The park’s owner, the Bluegrass and Country Music Makers Association, decided to open the site after hearing that landslide concerns had prompted the closure of one of the largest U.S. Forest Service campgrounds in the area.
The bluegrass music park is on Highway 530 just west of Darrington and about 10 miles east of the Oso mudslide, which killed 41 people. For about a month after the March 22 landslide, disaster response personnel used the park to stage equipment and pitch tents.
“The whole world came to our aid, so we’d like to help out how we can,” said Shellie Jones, a board member with the Bluegrass and Country Music Makers Association. The association organizes the Darrington Bluegrass Festival each summer.
Camping at the roughly 40-acre music park will be free from Friday through Memorial Day on Monday. Sites are available on a first-come, first-served basis.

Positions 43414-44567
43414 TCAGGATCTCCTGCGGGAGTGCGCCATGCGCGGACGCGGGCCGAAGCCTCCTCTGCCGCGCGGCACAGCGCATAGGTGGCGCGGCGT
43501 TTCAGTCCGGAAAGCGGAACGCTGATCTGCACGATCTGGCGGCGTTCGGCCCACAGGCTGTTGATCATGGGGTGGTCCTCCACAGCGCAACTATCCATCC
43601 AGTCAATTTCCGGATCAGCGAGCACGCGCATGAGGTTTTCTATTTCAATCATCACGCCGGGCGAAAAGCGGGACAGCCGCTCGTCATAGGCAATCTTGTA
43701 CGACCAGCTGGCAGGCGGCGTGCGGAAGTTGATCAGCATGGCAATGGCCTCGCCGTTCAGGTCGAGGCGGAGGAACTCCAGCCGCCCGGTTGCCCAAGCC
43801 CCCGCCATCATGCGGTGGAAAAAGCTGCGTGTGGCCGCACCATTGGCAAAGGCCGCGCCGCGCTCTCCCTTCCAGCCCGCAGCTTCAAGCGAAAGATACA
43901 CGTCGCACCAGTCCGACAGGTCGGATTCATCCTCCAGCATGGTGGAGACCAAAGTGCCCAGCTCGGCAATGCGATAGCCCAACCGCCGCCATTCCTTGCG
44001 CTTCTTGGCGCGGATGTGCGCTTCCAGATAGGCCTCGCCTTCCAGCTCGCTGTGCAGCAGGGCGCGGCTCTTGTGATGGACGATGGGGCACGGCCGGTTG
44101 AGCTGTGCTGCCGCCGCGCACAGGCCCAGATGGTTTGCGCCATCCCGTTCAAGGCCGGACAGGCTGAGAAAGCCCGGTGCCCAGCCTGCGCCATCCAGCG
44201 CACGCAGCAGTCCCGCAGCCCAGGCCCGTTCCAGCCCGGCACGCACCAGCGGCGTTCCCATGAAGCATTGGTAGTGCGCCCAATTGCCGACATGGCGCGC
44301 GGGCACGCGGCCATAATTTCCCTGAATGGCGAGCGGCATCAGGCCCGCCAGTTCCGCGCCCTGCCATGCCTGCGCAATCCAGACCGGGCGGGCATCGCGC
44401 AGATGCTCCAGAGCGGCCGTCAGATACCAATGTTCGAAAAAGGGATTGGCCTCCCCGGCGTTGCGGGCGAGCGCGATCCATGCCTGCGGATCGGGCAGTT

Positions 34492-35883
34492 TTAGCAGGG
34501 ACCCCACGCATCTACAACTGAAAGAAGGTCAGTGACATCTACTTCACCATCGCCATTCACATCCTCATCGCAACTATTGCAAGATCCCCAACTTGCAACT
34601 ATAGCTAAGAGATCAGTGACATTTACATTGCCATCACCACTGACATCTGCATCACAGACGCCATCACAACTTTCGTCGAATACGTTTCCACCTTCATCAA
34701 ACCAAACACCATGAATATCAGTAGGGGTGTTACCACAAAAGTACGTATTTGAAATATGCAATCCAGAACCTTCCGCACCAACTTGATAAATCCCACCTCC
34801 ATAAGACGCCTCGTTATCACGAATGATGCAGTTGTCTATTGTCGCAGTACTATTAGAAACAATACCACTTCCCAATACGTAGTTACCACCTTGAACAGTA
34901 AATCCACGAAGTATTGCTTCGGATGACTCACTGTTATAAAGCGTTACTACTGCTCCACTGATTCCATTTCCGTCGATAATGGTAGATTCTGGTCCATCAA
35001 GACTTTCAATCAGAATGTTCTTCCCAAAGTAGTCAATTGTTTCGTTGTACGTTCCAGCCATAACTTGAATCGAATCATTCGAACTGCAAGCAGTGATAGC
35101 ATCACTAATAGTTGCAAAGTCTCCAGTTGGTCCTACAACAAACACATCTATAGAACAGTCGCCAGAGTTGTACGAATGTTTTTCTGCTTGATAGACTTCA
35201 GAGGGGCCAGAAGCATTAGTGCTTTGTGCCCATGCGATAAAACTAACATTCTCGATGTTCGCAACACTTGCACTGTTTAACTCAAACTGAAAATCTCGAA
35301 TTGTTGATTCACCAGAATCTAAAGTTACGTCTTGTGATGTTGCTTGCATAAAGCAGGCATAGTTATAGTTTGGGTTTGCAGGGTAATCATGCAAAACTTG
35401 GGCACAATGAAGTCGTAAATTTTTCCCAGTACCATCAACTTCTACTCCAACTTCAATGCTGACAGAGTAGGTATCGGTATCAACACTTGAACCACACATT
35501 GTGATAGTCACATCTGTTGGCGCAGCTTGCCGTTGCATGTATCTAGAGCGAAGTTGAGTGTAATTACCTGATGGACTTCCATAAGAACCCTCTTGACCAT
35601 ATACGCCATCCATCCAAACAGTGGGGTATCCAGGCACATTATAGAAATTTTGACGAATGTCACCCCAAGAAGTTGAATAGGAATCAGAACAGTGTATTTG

Recreational vehicles and campers are welcome, but there are no hookups on site. Fires are only permitted in free-standing pits.
Campers are being asked to take out as much of their garbage as possible. Volunteers will pick up and remove what is left, she said.
The camping is free, but the association has to cover the costs of opening the site and removing campers’ trash. The association officials at the park will be accepting cash and check donations to offset those expenses, Jones said.
The park is about 10 miles north of the Gold Basin Campground, which the U.S. Forest Service has closed while it determines the stability of an adjacent slope with a history of landslides.
The campground has 89 campsites and sits along the South Fork Stillaguamish River.
The Forest Service closed the site pending a review after the catastrophic Oso mudslide.
“It’s going to take some time” to complete the study, which has not started, said Carol Gladsjo, the service’s acting Darrington District ranger.
She couldn’t say when the campground will reopen.
Dan Catchpole: 425-339-3454; firstname.lastname@example.org; Twitter: @dcatchpole.
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